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Law 360: EDOC Finds Disability Bias In Foreign Service Hiring

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Law 360: EDOC Finds Disability Bias In Foreign Service Hiring

Law 360: EDOC Finds Disability Bias In Foreign Service Hiring

“EDOC Finds Disability Bias In Foreign Service Hiring”
Law360, October 5, 2010

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A U.S. Equal Employment Opportunity Commission judge has approved a class complaint against the U.S. Department of State for allegedly discriminating against disabled applicants for the U.S. Foreign Service.

The State Department must respond within 40 days to the decision issued Thursday by EEOC Administrative Judge Mary Elizabeth Palmer, either remedying its procedures or filing an appeal with the EEOC’s Office of Federal Operations.

At the heart of the complaint is the Foreign Service’s “worldwide availability” requirement, a medical determination that requires foreign service officers be able to work anywhere in the world, including in hardship posts where medical care isn’t readily available.

“A candidate who may be able to work at 80 percent of the agency locations without accommodation or at 100 percent of locations with an accommodation cannot receive a worldwide availability rating and cannot be on the register,” Judge Palmer wrote.

Approved class agent Doering Meyer claims this unfairly restricts people from pursuing Foreign Service careers and violates the Rehabilitation Act of 1973, according to the decision.

Meyer, who has multiple sclerosis, passed the Foreign Service’s oral and written exams in 2005, but was found medically ineligible to work for the Foreign Service in 2006, the decision states. Meyer appealed to the State Department’s Employment Review Committee, which granted her a waiver in 2007, and she was sent to a consular post in 2008, according to the decision.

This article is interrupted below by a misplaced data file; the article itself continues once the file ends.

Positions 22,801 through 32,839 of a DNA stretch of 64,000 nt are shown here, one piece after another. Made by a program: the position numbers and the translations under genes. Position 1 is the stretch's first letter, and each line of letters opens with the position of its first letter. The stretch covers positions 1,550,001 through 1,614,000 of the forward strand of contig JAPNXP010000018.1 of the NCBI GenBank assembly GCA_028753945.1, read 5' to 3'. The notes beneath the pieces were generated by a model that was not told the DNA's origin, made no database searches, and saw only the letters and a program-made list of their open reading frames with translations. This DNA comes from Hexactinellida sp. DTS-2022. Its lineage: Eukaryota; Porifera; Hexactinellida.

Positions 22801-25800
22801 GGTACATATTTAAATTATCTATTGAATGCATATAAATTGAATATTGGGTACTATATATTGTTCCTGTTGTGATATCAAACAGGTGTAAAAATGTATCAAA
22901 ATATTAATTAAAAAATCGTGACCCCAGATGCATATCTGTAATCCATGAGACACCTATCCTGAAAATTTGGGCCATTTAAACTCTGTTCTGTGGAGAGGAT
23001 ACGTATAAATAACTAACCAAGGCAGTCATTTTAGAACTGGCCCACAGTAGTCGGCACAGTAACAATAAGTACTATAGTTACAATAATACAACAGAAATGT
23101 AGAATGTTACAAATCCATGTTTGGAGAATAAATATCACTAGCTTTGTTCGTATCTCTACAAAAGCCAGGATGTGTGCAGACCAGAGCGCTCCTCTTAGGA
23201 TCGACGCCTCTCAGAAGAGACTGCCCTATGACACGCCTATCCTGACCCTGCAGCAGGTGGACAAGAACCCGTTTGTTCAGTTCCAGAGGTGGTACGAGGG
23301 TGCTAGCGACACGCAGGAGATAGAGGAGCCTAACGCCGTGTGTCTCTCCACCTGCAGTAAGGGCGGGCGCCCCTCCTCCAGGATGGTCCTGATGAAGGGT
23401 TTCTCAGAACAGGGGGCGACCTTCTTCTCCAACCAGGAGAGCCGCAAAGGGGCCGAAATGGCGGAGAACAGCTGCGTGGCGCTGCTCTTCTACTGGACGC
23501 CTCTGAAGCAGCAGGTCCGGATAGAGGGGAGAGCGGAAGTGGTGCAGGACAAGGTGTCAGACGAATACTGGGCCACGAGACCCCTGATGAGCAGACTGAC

Meyers’ attorney Bryan Schwartz said Tuesday his client wasn’t merely taking an ideological stand, but was genuinely injured by the two years she was forced to wait for a waiver to begin her foreign service career.

During roughly those same two years, ending in October 2008, the State Department’s Office of Medical Services denied worldwide availability clearances for 49 Foreign Service candidates, Judge

Palmer’s decision states.

Of those denied applicants, 24 sought waivers, but only four were granted, Judge Palmer said.

Schwartz said the actual class affected by the worldwide availability policy could number in the thousands, but that it was impossible to determine, “because the State Department actively discourages people with disabilities from applying” for the Foreign Service.

“The Foreign Service is the face of America around the globe and it should be the face of all Americans, including people with disabilities,” Schwartz said.

Judge Palmer denied a request by the plaintiff to also certify the portion of the class that is over 40 under the Age Discrimination in Employment Act of 1967.

Meyer was in her forties when she applied to the Foreign Service, along with about half of the other 49 applicants denied worldwide availability between 2006 and 2008, according to the decision.

Calls to the State Department seeking comment on the ruling were not immediately returned Tuesday.

Schwartz said he hoped the State Department leadership would not fight the ruling.

“My hope is that the Obama administration, which sends the message that kids should feel that they can be whatever they want to be when they grow up, will step up to the plate and change this policy,” he said. “[Secretary of State] Hillary Clinton has been an advocate for the rights of people with disabilities. She understands these are civil rights and human rights at stake.”

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